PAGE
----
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Nursing Staffing and Hospital Outcomes

Slide Presentation by Julie Sochalski, Ph.D., R.N.


On April 23, 2003, Julie Sochalski, Ph.D., R.N., made a presentation in the Web-Assisted Audioconference entitled The Nursing Crisis: Improving Job Satisfaction and Quality of Care.

This is the text version of Dr. Sochalski's slide presentation. Select to access the PowerPoint® slides (194 KB).


Nursing Staffing and Hospital Outcomes

Julie Sochalski, Ph.D., R.N.
Center for Health Outcomes and Policy Research
University of Pennsylvania

Slide 1

Nursing Staffing and Hospital Outcomes

Julie Sochalski, Ph.D., R.N.
Center for Health Outcomes and Policy Research
University of Pennsylvania

Slide contains a picture of Julie Sochalski.

Slide 2

Results of Survey of Hospital Nurses

  • A survey of over 13,000 staff nurses working in 210 hospitals in Pennsylvania was done in 1999.
  • Over 40 percent of hospital staff nurses reported being dissatisfied with their current job.
  • These rates are about 3 times higher than the rates of job satisfaction for workers in general in the U.S.
  • In addition, 43 percent of the nurses reported high levels of job burnout.

Source: Health Affairs, May-June, 2001, 43-53.

Slide 3

Results of Survey of Hospital Nurses (continued)

  • Over 80 percent of the nurses reported that the number of patients they were required to care for had increased in the past year.
  • Around 45 percent reported that the quality of patient care at their hospital had deteriorated over the past year.
  • Only about 1/3 of the nurses reported that the quality of nursing care at their hospital was excellent.
  • Only 1/3 expressed confidence that their patients were able to manage their own care after being discharged from the hospital.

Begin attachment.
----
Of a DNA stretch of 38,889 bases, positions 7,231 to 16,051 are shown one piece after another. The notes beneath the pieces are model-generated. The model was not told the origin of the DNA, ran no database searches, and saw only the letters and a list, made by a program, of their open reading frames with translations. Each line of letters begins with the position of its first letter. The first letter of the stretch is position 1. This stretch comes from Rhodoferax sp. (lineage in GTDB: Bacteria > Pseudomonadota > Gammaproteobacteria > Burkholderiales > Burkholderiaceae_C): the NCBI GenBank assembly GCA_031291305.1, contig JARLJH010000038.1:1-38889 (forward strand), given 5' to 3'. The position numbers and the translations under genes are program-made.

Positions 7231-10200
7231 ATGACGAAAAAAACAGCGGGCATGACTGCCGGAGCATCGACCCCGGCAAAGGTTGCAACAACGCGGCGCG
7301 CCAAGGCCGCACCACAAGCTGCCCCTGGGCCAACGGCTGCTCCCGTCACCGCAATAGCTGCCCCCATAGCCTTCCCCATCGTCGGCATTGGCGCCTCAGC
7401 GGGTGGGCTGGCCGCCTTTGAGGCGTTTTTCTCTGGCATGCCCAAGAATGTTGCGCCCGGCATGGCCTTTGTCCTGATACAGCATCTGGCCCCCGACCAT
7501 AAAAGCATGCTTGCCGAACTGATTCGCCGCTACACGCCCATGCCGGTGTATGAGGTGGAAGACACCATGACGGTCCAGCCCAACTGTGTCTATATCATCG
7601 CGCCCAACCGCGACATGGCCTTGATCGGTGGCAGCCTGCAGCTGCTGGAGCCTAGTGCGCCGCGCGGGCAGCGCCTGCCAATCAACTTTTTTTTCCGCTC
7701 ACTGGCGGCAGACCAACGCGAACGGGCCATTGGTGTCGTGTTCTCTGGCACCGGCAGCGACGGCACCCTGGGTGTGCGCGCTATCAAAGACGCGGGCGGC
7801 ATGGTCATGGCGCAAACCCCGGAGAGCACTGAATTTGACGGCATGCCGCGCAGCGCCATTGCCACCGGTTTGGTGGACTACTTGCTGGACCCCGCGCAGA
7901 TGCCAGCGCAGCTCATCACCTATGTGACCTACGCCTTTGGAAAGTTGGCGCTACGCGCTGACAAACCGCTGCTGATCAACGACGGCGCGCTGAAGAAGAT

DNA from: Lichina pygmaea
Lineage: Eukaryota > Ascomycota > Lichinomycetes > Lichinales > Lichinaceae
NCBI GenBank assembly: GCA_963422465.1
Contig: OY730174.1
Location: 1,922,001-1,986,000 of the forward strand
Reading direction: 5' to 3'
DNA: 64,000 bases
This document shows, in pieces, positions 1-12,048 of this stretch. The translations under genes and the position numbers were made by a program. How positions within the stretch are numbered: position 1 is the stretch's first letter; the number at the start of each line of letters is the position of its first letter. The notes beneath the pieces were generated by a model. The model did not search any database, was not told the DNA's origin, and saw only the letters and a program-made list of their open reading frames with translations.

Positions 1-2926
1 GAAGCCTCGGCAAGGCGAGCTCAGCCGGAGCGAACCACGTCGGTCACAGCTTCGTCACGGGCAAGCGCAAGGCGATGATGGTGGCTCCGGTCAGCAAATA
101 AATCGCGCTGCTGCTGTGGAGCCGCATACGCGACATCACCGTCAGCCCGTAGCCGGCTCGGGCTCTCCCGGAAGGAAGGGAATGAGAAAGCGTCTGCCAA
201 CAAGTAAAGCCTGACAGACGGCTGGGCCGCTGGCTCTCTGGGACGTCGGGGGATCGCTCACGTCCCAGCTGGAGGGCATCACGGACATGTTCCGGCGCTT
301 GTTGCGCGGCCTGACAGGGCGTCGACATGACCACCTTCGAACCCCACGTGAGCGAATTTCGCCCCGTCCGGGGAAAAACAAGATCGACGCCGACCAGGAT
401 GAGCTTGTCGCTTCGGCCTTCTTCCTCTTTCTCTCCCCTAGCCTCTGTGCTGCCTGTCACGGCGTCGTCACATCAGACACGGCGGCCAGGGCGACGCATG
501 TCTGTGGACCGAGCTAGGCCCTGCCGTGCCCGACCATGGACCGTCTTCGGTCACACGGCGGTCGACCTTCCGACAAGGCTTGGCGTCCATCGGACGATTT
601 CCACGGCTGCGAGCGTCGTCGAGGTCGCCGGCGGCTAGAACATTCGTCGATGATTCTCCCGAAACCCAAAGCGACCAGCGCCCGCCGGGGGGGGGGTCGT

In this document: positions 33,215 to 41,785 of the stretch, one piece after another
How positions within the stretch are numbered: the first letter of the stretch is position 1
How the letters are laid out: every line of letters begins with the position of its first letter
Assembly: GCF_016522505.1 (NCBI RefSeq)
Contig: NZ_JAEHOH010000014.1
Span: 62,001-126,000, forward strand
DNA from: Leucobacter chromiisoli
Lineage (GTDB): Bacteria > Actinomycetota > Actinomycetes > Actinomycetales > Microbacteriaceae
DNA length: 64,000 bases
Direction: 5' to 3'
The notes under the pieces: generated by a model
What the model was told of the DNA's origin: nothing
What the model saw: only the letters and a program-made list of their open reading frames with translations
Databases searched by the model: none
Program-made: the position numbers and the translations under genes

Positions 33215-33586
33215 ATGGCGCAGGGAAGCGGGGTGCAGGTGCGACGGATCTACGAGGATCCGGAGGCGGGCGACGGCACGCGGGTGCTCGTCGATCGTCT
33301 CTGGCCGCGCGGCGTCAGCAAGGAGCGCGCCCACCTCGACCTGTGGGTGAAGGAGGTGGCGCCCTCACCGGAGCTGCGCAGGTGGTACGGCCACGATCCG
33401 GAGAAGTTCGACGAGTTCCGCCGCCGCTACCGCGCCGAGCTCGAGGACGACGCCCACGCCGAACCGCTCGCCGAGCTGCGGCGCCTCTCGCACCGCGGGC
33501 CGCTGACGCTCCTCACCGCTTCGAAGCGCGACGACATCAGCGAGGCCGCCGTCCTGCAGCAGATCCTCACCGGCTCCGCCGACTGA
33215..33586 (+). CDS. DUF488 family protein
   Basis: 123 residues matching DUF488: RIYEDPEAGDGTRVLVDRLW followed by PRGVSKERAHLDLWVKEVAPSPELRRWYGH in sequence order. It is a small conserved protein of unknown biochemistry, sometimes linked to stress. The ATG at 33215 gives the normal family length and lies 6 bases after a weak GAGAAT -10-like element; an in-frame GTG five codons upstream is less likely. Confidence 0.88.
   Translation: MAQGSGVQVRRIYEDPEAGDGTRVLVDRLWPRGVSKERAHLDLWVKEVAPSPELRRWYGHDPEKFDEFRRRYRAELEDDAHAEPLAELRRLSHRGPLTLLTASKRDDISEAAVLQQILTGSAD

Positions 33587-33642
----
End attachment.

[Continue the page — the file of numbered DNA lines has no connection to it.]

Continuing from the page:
Source: Health Affairs, May-June, 2001, 43-53.

Slide 4

Relationship Between Nurse Staffing and Patient Outcomes: Mortality Rates

  • Nursing workload had a significant impact on patient outcomes in hospitals.
  • Patient mortality increased 7 percent for every additional patient that is added to the average nurse's workload.
  • Implications: A hospital with an average patient-per-nurse ratio of 8:1 has a 31 percent higher mortality rate than a hospital with a ratio of 4:1.

Source: JAMA, October 23/30, 2002, 1987-93.

Slide 5:

Relationship Between Nurse Staffing and Nurse Outcomes: Job Burnout

  • Nursing workload also had a significant impact on nurse outcomes in hospitals.
  • Job burnout increased 23 percent for every additional patient that is added to the average nurse's workload.
  • Implications: A nurse working in a hospital with an average patient-per-nurse ratio of 8:1 is more than twice as likely to show high job burnout than a nurse working in a hospital with a ratio of 4:1.

Source: JAMA, October 23/30, 2002, 1987-93.

Slide 6

Relationship Between Nurse Staffing and Nurse Outcomes: Job Satisfaction

  • Nursing workload had similar effects on nurse job satisfaction.
  • Job dissatisfaction increased 15 percent for every additional patient that is added to the average nurse's workload.
  • Implications: A nurse working in a hospital with an average patient-per-nurse ratio of 8:1 is 75 percent more likely to be dissatisfied than a nurse working in a hospital with a ratio of 4:1.

Source: JAMA, October 23/30, 2002, 1987-93.

Slide 7

Responses to Hospital Nursing Shortages: "Magnet" Hospitals

  • Responding to a nursing shortage in the early 1980s, the American Academy of Nursing embarked on the "magnet hospital" project to identify hospitals that attract and retain nurses.
  • Key Magnet Hospital characteristics.
    • Nurse autonomy and control over practice.
    • Strong nursing leadership.
    • Participation in policy-making.
    • Career development opportunities.
  • Magnet hospitals also found to have lower patient mortality rates, higher job satisfaction, and lower nurse turnover.

Source: McClure & Hinshaw, Magnet Hospitals Revisited 2002.

Current as of July 2003


Internet Citation

Nursing Staffing and Hospital Outcomes. Text Version of a Slide Presentation at a Web-assisted Audioconference. Agency for Healthcare Research and Quality, Rockville, MD. http://www.ahrq.gov/news/ulp/workforctel/sess1/sochalskitxt.htm


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